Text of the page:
Thanks. I’ll order a cutter up and see what I can manage.
Also, and I do realize this is a long shot, but does anyone have any load data or even a starting point for 168gr-class solid copper bullets?
I’m thinking I’ll probably start at 70 by the half grain looking for pressure unless someone can suggest something better.
@ragnarnar Seems like an alright plan.
tackyp last edited by tackyp
Did a quick work up with 168 LRXs once. 7 mag though. Let me look for it.
No need. I tried it today with the same bullets and H1000.
Pressure at 72 and wipe at 72.5
I think there’s a node in the 70.2-70.8 range. Velocity looks mid 3000’s.
I’m jumping 60 thou
Ok, I had a chance to do some more work with the 7LRM.
Before I get into the nittty gritty I just need to restate that Travis is a genius. This rifle shoots like a laser beam. If I do my part the rifle will put 180 VLD's into a group under a quarter inch with ease.
To work on this concentricity issue I took 30 pieces of brass, left ten of them unturned, turned ten of them down to .015 and the last ten down to .0145.
The .015 gives me about 50% of the neck turned and the .0145 gives me about 90% of the neck turned. I'm unwilling to go much further than this due to brass life concerns.
Loaded them all with the same 70.5gr H1000/180VLD load and shot them for groups. (While its unrelated, I got the best result with the unturned brass. I suspect I'm the limiting factor here because the .0145 groups were the next best.)
Took them home and checked them for concentricity. Out of the chamber the unturned brass gives me the best result, about 1.5 thou eccentric. The two neck turned batches give me about 2 thou eccentricity. (again not sure why this is the case, it seems counter-intuitive to me)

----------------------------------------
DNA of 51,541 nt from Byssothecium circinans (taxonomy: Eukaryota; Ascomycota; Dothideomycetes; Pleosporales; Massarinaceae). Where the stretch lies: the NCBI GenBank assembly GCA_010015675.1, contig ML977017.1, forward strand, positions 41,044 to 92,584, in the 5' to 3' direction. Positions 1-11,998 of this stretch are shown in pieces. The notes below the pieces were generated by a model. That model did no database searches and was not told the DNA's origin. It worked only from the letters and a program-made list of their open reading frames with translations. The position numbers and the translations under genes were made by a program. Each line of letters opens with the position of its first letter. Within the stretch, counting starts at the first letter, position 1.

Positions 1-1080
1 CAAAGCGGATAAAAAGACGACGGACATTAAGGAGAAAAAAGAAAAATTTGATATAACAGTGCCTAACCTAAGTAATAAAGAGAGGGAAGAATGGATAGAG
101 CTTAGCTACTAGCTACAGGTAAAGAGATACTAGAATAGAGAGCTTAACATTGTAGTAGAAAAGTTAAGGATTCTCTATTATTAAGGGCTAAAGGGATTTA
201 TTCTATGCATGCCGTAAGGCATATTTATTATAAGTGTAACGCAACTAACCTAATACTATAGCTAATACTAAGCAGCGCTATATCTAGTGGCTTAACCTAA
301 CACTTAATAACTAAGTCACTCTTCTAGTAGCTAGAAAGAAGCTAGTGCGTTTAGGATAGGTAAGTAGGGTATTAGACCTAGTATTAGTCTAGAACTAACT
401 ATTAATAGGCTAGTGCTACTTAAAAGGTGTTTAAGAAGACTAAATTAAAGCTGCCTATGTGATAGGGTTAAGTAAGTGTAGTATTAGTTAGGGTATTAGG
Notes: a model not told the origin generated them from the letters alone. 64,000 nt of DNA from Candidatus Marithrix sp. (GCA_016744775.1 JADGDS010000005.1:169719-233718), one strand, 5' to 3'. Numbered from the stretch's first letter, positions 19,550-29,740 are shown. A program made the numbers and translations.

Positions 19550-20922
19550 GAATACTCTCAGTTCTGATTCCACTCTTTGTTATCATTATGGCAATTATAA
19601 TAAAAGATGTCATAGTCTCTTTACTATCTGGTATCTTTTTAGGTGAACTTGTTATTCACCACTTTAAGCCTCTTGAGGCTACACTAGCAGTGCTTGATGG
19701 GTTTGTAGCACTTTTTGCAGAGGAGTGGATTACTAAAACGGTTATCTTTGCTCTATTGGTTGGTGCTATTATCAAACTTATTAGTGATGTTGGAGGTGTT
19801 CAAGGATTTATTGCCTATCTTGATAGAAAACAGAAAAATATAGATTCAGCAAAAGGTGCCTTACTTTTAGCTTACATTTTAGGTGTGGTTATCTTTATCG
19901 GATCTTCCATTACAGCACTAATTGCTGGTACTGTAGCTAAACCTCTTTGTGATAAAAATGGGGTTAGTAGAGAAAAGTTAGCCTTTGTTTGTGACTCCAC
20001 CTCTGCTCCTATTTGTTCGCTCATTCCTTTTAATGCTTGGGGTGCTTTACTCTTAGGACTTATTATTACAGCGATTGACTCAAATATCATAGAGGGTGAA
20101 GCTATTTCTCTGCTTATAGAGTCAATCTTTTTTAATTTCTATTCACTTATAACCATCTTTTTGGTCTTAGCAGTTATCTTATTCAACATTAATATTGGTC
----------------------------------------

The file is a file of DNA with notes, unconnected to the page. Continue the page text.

After sizing, I had introduced runout up to the 2.5 to 3 thou range. This leads me to suspect the die itself being the culprit because of the 30 pieces I never was able to get a piece of brass to have less than 2.5 thou TIR.
The only other thing I could see it being at this point is a matter of me oversizing, because the brass comes out of the chamber around .319-.320, gets sized down by the die .309 and then takes the bullet about .311. However it seems to me that random chance would give me at least a single piece of brass in that 0-1 thou runout range were this the case.
As always, I'd appreciate some input and guidance. Unless anyone can think of something else to try I think I'm going to give Whidden a call tomorrow and see what he has to say about getting the die checked and replaced.